The Criminal Assets Bureau (Cab) has launched an unprecedented investigation into a group of solicitors, accountants and mortgage brokers, the Sunday Tribune can reveal.
Cab is probing 'white collar' involvement in criminality and believes that the group of rogue professionals has been deliberately helping criminals hide their assets and buy property from the proceeds of crime.
"In the course of our investigations into criminals, the same names of solicitors, accountants and mortgage brokers kept coming up as assisting them – helping them wash their money essentially. Some professionals have been doing it unwittingly but a small group of them knew exactly what they were doing. We are targeting them at the moment in a new investigation," said a senior garda source.
In a separate investigation, the bureau is preparing to seize the assets of up to 20 Irish criminals living in the so-called 'Costa Del Crime' area of Spain.
Cab has been liaising with the Spanish authorities and is preparing to seize several properties, luxury cars and even a yacht.
"There's been a huge effort in recent months on targeting Irish criminals in Spain. There'll be movement on that very shortly. One item we're looking to seize is a luxury yacht," the garda added.
In 2007, Cab began to target middle-ranking criminals along with multimillionaire criminals.
At present, Martin 'The Viper' Foley is being investigated as is Crumlin crime figure 'Fat' Freddie Thompson. A major drug-dealer from Finglas, known as 'Mr Big', is also being closely scrutinised by Cab. "We expect to hit Martin Foley with a significant revenue bill soon,"said the garda.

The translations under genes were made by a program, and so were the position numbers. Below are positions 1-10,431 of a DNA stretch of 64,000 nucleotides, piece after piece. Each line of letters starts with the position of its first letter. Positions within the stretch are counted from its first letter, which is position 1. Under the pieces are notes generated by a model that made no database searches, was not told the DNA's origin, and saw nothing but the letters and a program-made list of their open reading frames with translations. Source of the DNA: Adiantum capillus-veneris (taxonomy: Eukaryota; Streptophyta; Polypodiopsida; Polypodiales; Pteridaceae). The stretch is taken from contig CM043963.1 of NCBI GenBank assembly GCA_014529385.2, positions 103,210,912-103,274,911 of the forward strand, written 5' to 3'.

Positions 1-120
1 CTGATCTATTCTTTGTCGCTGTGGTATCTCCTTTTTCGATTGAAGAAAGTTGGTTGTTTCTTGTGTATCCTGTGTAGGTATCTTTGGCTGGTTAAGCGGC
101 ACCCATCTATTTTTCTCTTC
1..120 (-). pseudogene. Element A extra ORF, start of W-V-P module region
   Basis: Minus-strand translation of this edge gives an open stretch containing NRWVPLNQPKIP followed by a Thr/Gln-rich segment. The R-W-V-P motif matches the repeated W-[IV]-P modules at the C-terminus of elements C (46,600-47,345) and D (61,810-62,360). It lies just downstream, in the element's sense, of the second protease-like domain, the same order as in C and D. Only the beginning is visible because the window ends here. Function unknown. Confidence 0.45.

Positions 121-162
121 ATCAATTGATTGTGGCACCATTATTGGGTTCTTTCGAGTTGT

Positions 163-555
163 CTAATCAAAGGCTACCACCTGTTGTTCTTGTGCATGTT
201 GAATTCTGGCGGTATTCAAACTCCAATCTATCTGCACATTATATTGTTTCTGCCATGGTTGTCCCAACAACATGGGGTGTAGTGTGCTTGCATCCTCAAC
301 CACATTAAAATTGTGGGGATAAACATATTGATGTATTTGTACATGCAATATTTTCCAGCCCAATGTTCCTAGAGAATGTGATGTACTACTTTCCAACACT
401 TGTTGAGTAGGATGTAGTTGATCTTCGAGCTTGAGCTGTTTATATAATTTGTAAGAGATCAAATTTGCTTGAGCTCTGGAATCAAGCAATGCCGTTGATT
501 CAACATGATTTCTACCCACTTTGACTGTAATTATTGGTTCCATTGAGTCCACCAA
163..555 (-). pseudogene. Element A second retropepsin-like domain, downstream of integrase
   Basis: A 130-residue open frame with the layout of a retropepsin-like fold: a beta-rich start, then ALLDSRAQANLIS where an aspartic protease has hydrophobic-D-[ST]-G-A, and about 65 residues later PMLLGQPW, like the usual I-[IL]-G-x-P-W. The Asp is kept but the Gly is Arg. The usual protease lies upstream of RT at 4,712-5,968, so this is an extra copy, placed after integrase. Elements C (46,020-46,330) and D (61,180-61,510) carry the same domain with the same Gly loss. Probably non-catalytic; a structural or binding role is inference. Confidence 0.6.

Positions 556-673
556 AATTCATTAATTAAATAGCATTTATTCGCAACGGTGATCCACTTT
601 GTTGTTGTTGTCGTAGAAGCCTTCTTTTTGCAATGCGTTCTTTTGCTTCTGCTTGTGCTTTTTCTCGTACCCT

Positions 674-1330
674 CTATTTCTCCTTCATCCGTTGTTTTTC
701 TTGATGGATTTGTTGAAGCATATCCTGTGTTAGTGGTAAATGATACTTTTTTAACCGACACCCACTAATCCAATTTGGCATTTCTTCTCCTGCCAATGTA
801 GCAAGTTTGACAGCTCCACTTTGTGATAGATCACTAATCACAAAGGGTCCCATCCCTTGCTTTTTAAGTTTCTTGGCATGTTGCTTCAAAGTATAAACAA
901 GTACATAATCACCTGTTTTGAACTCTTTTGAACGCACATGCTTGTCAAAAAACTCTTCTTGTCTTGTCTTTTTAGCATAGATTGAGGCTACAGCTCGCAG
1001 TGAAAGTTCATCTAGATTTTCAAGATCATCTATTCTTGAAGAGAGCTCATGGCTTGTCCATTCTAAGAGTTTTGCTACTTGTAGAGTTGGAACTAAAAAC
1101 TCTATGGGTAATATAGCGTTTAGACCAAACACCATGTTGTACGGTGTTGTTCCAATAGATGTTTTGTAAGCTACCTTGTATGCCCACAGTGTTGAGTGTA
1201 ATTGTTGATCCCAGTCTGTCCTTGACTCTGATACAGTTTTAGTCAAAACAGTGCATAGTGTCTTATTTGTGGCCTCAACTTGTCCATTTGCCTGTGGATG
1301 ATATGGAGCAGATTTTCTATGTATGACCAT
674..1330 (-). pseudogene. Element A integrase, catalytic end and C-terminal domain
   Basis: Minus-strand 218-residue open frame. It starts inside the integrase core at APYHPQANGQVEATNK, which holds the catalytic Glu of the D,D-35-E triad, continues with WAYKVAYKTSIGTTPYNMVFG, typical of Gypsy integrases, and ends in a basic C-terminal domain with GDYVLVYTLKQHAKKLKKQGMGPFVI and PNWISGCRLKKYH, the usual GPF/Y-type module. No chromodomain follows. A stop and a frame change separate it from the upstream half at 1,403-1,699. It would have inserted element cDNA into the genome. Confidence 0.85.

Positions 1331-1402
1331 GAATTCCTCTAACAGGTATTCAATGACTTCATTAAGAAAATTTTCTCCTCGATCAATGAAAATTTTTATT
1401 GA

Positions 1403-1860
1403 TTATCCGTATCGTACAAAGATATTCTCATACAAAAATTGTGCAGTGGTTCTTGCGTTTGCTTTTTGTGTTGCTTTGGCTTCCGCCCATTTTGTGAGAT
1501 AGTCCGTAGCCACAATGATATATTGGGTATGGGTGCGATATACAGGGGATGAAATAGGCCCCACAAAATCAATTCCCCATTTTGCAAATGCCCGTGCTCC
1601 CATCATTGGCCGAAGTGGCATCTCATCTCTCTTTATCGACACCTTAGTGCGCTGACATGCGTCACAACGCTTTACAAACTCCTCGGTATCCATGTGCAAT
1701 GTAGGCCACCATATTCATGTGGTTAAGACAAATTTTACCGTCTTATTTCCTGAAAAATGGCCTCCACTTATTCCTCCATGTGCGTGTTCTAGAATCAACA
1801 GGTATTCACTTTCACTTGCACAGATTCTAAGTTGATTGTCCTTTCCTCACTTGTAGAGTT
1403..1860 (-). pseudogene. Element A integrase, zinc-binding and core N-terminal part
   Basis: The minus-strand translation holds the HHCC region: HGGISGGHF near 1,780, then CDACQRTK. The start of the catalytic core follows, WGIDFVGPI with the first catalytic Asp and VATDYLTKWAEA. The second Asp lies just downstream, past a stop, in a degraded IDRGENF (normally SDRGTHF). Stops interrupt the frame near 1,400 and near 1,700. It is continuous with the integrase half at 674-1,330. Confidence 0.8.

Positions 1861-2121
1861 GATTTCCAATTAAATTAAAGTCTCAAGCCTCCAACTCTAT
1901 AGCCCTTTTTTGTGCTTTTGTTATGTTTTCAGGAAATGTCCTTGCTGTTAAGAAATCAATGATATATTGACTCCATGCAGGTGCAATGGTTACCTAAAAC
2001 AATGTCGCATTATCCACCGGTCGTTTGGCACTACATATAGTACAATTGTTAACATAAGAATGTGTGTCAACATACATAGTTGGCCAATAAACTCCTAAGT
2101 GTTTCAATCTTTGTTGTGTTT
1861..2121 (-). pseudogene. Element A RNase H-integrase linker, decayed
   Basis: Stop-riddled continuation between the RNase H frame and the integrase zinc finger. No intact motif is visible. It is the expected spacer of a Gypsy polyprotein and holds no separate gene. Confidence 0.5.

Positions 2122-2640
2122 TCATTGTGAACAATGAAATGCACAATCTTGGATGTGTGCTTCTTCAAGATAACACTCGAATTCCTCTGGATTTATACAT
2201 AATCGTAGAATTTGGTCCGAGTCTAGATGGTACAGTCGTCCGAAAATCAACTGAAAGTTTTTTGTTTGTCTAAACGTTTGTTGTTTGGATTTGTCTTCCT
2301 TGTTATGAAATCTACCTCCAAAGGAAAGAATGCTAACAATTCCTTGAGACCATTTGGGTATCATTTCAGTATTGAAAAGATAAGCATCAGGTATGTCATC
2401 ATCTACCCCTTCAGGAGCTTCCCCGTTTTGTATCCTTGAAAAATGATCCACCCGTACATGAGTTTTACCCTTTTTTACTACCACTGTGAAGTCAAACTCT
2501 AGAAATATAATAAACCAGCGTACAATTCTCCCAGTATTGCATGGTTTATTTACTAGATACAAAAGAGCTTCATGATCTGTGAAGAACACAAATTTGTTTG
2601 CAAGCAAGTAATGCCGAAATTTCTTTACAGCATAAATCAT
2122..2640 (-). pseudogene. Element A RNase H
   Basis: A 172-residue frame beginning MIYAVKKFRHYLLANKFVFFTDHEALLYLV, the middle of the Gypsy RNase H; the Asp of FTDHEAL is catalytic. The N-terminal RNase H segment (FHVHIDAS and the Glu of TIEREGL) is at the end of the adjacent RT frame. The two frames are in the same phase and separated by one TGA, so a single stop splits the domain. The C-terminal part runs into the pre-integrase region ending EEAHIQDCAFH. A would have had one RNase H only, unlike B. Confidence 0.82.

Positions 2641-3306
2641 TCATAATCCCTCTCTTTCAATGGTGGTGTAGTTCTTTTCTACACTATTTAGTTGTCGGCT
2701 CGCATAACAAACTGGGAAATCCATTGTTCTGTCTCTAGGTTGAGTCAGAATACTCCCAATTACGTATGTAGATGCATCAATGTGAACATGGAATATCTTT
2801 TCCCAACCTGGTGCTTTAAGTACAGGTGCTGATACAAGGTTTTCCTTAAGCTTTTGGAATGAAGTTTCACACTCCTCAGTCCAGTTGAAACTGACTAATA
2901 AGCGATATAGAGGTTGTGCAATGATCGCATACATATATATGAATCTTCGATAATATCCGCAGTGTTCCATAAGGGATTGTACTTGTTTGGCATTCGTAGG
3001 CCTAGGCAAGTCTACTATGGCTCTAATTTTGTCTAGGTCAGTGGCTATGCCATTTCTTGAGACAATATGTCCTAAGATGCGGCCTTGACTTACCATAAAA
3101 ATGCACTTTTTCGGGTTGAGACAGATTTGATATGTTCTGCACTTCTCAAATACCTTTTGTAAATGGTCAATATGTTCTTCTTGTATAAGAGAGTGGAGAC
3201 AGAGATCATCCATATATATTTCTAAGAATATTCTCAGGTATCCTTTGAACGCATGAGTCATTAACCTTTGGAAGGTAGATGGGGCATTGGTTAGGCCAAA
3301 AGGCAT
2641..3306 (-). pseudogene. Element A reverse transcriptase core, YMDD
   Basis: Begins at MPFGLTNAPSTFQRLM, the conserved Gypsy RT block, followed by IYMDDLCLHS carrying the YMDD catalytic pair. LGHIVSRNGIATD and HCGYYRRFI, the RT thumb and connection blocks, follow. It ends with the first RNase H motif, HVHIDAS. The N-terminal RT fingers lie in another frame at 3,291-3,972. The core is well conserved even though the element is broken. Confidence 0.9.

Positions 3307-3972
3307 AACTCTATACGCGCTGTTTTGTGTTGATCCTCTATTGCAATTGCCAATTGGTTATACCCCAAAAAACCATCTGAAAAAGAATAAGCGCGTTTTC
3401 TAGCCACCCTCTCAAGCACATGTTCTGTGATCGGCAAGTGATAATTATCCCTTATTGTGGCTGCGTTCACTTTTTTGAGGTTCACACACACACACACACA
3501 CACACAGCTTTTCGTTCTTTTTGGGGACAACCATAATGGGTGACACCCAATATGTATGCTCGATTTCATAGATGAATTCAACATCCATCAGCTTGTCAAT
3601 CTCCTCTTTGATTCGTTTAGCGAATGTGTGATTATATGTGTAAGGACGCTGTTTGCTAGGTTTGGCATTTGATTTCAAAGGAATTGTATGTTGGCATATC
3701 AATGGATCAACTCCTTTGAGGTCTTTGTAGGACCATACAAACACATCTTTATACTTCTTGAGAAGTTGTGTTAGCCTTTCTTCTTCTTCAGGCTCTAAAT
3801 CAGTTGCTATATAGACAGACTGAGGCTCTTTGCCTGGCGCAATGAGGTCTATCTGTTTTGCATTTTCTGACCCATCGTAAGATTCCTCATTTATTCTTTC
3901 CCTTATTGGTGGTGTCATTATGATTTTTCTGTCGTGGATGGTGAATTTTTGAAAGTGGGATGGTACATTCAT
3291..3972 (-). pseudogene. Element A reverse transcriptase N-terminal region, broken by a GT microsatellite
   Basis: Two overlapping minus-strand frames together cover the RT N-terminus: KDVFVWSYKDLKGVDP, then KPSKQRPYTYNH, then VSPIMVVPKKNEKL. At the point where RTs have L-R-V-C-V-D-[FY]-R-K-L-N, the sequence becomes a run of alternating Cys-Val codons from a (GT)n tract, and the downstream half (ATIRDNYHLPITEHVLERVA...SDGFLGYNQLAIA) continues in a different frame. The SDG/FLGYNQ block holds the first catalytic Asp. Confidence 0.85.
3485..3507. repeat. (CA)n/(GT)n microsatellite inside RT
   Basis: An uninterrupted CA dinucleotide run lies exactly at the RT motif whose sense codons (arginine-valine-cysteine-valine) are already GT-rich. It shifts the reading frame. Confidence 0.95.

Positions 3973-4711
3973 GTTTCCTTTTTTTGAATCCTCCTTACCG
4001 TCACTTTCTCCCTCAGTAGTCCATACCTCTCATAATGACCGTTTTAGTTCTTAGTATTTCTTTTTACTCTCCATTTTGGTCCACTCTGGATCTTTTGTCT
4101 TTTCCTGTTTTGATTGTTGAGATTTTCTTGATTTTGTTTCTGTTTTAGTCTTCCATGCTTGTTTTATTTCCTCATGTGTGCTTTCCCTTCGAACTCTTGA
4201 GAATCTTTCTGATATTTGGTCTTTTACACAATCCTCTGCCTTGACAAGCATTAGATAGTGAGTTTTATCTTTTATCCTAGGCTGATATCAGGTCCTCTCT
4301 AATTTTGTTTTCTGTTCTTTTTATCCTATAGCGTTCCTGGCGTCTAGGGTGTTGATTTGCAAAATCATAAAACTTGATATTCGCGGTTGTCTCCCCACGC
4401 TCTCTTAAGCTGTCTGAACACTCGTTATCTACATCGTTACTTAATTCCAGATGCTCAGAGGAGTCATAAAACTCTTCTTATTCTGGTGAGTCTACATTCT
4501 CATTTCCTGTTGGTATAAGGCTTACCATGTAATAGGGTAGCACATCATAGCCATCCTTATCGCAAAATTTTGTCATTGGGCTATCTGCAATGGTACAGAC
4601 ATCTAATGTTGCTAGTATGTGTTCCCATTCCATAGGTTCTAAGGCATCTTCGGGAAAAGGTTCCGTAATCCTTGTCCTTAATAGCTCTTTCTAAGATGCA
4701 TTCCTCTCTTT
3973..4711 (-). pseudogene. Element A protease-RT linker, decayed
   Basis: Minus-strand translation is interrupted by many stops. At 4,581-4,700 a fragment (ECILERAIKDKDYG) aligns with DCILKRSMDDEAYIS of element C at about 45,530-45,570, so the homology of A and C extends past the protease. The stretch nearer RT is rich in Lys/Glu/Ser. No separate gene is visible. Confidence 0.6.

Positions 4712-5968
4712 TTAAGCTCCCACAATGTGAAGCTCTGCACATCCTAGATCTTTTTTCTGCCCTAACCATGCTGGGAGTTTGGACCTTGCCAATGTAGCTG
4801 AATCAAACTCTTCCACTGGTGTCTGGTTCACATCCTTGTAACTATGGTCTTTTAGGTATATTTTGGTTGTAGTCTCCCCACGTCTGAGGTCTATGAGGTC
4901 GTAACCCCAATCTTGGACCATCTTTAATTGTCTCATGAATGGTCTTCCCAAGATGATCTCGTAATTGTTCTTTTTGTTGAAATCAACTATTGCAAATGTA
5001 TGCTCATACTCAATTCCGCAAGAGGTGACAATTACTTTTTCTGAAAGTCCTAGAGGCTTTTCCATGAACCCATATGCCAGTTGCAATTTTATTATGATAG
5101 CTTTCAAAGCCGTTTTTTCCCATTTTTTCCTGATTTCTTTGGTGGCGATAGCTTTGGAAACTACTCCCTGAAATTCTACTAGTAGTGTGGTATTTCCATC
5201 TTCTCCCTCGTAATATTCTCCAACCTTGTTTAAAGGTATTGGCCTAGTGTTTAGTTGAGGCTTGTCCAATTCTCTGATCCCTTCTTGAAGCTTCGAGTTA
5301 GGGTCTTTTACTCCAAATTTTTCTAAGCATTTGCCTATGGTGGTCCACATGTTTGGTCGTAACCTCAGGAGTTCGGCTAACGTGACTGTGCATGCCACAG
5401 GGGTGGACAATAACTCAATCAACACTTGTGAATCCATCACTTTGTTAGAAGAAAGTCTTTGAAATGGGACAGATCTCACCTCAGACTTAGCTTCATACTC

A tactic among middle-ranking criminals to prevent gardaí seizing their money is to carry thousands of euro on their person.
"It's amazing, you wouldn't believe it. A lot of them don't know what to do with it so they carry it in rucksacks in their cars. Every other day we have seizures of this kind. Customs officers have had a lot of success catching guys coming in and out of the ports and the airports with huge amounts of money, up to €40,000 in some cases," he said.
Bulgaria and Spain are the two most popular destinations for criminals to buy overseas property.
"Spain has always been a popular choice for Irish criminals. Bulgaria is a new development and we've a number of on-going cases involving property there."
The garda explained that many other middle-ranking criminals, who would be well known in the media, actually have very few assets.
"This new breed of criminal is not like the John Gilligans of this world. Many of them aren't building up extensive property portfolios. They are spending their money as soon as they get it. They buy a fancy car and that's about it, so we often seize them. They live in the moment, spending a lot and carrying their money around with them. But they are more ruthless and violent."
Cab currently has 300 active cases. The bureau seized almost €10m in assets from criminals in 2007 and its 2008 and 2009 figures are expected to far exceed that.
In addition to asset seizure, it made a €19m tax demand in 2007 and collected €10m which was handed to the state. A further €551,000 was made in social welfare savings.
At the moment, crime gangs in Limerick, Crumlin and Drimnagh are getting particular attention from Cab. "Limerick has always kept us busy and never more so than at the moment. We've taken a lot of bullet-proof cars and expensive jewellery so far this year. We've had a lot of success in taking criminals off social welfare, job seekers allowance and sometimes even their girlfriends' single-parent allowance. We also have a number of investigations into members of the travelling community involved in crime."
The bureau has more than 110 profilers, including some Revenue and Customs officials, studying the assets of criminals around the country. The profilers supply information to the bureau's head office in Dublin with a view to beginning High Court assets' confiscations proceedings.
Established in the aftermath of the murder of journalist Veronica Guerin, Cab has successfully confiscated the assets of many of the country's most powerful criminals.